Written by Steve Landells
AUSSIE Sarah Corrigan is one girl not be messed with. Aged just 27 she made history in April by becoming the first woman to referee in a full IRB men’s tournament at the Under-19 World Championships and the Canberra woman has not ruled one day featuring as the first woman to officiate in a men’s senior World Cup.
Such is her standing in the game IRB referees’ manager Paddy O’Brien calls her the best women ref in the world and it is hard not to disagree.
Standing at 5ft 3ins the diminutive Corrigan took up the whistle aged 17 after her parents advised her refereeing may be a safer activity than playing.
Corrigan, who had only played one game of ten-a-side rugby, wisely took notice of their words and it has not been a move she has regretted.
“My dad was a referee for the Australian services and talked me out of it,” she said. “I am only 5ft 3ins and he thought if I played I’d be snapped in half and he said why not try being a referee? I thought yes, I’ll give it a go and I’m really glad with the decision.”
With a naturally confident and assured style she began her rugby officiating life refereeing under-11 games in her native Canberra and rapidly won over their respect. She quickly progressed to the women’s senior game and in 2004 it was suggested she had the ability to make it as the Australian representative at the 2006 Women’s Rugby World Cup.
With a clear and ambitious goal in sight Corrigan adopted a more professional approach and decided to work hard to improve every aspect of her play both technically and physically. She linked up with a sprints coach to work on her speed and fitness and worked alongside 41-times capped Wallaby and former World Cup winning prop Tony Daly.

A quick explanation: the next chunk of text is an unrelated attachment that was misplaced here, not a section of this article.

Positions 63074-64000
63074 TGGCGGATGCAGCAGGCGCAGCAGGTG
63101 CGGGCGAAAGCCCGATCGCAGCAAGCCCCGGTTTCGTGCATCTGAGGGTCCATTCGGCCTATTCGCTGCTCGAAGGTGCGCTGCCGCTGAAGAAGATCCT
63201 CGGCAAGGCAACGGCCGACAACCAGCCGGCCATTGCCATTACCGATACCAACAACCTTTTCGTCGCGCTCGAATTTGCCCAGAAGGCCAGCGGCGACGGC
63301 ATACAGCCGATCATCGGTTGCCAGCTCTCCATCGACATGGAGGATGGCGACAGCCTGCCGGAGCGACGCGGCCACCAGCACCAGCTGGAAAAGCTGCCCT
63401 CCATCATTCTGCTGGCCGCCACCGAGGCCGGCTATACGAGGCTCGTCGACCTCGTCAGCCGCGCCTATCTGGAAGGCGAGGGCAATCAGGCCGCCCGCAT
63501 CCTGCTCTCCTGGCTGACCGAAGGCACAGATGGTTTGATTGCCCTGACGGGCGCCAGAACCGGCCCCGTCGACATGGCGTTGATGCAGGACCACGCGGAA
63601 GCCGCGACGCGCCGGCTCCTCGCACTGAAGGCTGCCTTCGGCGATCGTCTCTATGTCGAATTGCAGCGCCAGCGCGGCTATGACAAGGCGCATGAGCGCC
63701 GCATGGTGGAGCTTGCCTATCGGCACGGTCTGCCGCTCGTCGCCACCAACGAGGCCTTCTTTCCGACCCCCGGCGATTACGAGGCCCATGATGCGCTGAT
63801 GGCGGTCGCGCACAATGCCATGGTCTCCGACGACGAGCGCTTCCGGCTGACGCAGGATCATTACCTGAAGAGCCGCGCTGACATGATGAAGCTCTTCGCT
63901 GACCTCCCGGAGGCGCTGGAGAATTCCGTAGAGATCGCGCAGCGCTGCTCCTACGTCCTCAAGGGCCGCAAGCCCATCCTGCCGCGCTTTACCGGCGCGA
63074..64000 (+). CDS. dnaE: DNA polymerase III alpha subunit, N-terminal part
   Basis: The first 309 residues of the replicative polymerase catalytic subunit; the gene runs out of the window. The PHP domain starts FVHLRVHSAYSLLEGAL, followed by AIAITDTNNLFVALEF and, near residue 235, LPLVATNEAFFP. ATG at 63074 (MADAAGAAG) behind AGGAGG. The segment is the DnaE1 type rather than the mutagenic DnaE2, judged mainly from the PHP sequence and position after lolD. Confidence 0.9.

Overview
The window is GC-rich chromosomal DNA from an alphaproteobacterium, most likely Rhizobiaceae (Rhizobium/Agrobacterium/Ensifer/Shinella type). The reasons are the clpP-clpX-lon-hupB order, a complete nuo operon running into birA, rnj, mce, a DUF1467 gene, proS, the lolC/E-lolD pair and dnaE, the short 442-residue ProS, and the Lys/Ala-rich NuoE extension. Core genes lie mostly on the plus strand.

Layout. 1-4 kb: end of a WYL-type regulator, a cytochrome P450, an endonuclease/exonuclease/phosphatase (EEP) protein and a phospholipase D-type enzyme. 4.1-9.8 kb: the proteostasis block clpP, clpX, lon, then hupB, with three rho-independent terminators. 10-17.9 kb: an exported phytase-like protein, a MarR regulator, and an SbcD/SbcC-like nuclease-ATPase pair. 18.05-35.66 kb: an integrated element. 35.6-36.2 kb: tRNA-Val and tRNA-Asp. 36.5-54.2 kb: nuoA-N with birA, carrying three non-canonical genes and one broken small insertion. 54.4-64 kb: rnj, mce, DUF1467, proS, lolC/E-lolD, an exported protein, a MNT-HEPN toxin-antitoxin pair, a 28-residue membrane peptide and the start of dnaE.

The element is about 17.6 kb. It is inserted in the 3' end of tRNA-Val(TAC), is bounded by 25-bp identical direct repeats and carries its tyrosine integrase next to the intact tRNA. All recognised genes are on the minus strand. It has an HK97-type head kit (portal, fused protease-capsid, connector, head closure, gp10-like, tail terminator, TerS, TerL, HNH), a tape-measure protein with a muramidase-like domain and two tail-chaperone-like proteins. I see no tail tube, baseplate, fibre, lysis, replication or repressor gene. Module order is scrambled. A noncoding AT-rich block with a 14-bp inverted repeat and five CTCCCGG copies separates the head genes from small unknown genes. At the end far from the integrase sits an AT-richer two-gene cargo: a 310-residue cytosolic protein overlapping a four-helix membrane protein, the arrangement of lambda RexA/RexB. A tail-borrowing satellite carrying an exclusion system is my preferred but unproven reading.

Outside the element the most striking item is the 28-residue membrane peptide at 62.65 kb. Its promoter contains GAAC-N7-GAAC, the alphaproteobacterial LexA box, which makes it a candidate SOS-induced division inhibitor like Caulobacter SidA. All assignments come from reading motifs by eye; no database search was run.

“I had to really improve my game knowledge and understanding of all facets of the game, particularly my work in the scrums because I have never (apart from one game) played the game before,” insisted Corrigan. “The IRB have a scrum DVD explaining different things and I got Tony to talk me through what was going on.”
With a new-found ability and confidence Corrigan enjoyed an outstanding 2006 Women’s World Cup tournament. She was in charge of the whistle in both the Canada v England semi-final and the third/fourth place match between Canada and France and O’Brien was so impressed he called her up for the Men’s U-19 World Championships in Belfast in April.
“Sarah was the stand out performer by some distance and outshone everyone with her knowledge of the game,” acknowledged O’Brien of her performance in the Women’s World Cup.
Corrigan also fails to be fazed by dealing with 30 alpha males on the rugby pitch and dismisses the challenge.
“To be honest I’ve never had too much of a problem,” said Corrigan. “I’ve certainly never had an incident where I’ve had abuse to my face. Although, when I was refereeing the Chinese Tapei versus Cook Islands game (at the U19 World Championships) one of the players called me love which was a bit patronising. But, to me, it was all about not showing any recognition and ignoring the comment. To be honest comments like that, make me more determined to prove I’m the best referee.”
But Corrigan, who besides her commitment to rugby, is studying a degree in archaeology and earth sciences at university and working as a cinema and sales co-ordinator, has little doubt which gender are more likely to abide by the rules. “Women’s rugby tends to be very textbook,” explained Corrigan. “The men obviously play at a faster pace and the guys tend to push the rules to the limit a lot more.”
The next step for Corrigan is to be accepted on the Australian refereeing academy from where she hopes to be able to take charge of more senior men’s games. But she accepts the possibility of a woman refereeing in the men’s senior World Cup is a distant prospect.
“I think that is still some way off,” she explains. “The game in Australia and New Zealand is so fast, and the referees need to be so fit and need to be very game savvy. I think for a woman referee to officiate at a men’s World Cup final is probably is in the unlikely category rather than the likely category.”
Corrigan is adamant, however, the IRBs “open-minded” approach to women officials mean the prospect of more top female referees is inevitable.
“There is not only me but dozens of other good female refs coming through and I’m sure we’ll see them for many years to come.”
Fearless Women in Sport